I was in your exact same position a while back, so I went and got a Computer Science degree. Now I can program anything that I want. This took about 3 years so I doubt that this is a viable option for you. I will say though you either need to get some money from somewhere, learn to program or find a co-founder and give up half your equity. Otherwise just give up
The short answer to that question is to ask yourself or your firm what you are already good at, like what really are your core competencies. Once you have compiled a list then look for other industries and or markets that you can apply those competencies to that don't have insurmountable barriers to entry.
Yes this is indeed possible. Like most things in business this is a cost benefit analysis. A company will assess if the cost of acquisition outweighs the cost of implementation. Also the only way your app would be a candidate for acquisition is if your product is truly aligned with their overall strategy. The best you can do is patent and copyright where appropriate, and insure that your product is so far ahead that it would not be worth playing catch up.
Demographics aside, one of the most compelling factor in making your decision is your available resources (assuming a web app can support the desired feature set). If you are building a desktop app you have take into consideration the fact that you will only have access to customers who's operating systems you can afford to support. Take into considerations OS updates, hardware specific issues, and software interactions. If you build a web application you only have to worry about the self contain environment of your server, and browser support. So if you have enough developers to overcome the issues associated with a desktop app then go for it.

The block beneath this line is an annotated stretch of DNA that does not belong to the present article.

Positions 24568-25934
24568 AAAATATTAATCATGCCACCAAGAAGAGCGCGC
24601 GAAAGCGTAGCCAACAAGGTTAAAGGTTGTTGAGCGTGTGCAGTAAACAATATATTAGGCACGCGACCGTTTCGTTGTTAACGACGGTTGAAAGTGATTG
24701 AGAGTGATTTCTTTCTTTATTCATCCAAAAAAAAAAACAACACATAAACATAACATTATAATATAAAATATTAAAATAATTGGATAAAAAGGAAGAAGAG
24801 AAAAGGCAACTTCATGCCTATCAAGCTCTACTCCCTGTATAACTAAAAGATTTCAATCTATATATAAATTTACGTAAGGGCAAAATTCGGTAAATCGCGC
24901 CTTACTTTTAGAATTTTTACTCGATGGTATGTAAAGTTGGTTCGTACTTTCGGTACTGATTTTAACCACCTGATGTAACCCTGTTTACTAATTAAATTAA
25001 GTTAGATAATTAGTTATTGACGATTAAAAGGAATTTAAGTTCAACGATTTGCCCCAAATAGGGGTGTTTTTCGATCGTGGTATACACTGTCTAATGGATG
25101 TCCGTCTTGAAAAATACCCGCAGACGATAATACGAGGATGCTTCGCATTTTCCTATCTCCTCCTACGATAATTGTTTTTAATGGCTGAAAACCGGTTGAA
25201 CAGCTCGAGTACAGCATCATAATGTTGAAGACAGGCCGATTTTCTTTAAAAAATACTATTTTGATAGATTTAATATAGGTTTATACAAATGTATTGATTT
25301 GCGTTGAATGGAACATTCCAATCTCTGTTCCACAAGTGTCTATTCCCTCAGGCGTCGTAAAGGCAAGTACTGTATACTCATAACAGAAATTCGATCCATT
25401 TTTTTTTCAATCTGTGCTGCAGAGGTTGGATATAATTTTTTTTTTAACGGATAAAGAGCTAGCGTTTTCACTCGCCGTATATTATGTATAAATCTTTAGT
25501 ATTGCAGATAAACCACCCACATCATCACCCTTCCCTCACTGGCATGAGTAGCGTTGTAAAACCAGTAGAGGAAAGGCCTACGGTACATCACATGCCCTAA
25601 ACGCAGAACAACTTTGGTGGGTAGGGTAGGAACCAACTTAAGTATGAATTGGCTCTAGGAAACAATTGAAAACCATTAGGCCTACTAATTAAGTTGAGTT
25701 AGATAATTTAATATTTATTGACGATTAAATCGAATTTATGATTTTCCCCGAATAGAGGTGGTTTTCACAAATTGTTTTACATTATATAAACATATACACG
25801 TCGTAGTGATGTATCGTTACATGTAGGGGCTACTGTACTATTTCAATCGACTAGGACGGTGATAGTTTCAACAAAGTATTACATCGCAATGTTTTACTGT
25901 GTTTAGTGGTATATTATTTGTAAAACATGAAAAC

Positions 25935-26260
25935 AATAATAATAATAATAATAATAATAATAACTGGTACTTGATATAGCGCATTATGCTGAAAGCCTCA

So I joke with my friends about this all the time. When I hear about a high school kid building some million dollar app, I say if programming was as easy as it is now when I was 16 with all the free time I had I would be a millionaire too. If you have the money to invest in a freelancer and you have a well thought out idea then that is one rout you can go, but this might be a good time to learn some development yourself. If learning yourself is not an option then I might suggest perhaps you might want to entertain the idea looking for a technical co-founder in you network. I know some people oppose adding a co-founder at this point but I think there are a few thing you should keep in mind. Depending on how validated your idea is already you probably have to do quiet a bit of iteration and feature changes to get to MVP and that will cost increasingly more money. The other thing to take into consideration is your age, some investors will be apprehensive towards investing in you (not your idea) so to over coming that your app will probably need to be further along. Both of these concerns are addressed by bringing on a technical co-founder, yes you will lose some equity but what good is having 100% of nothing.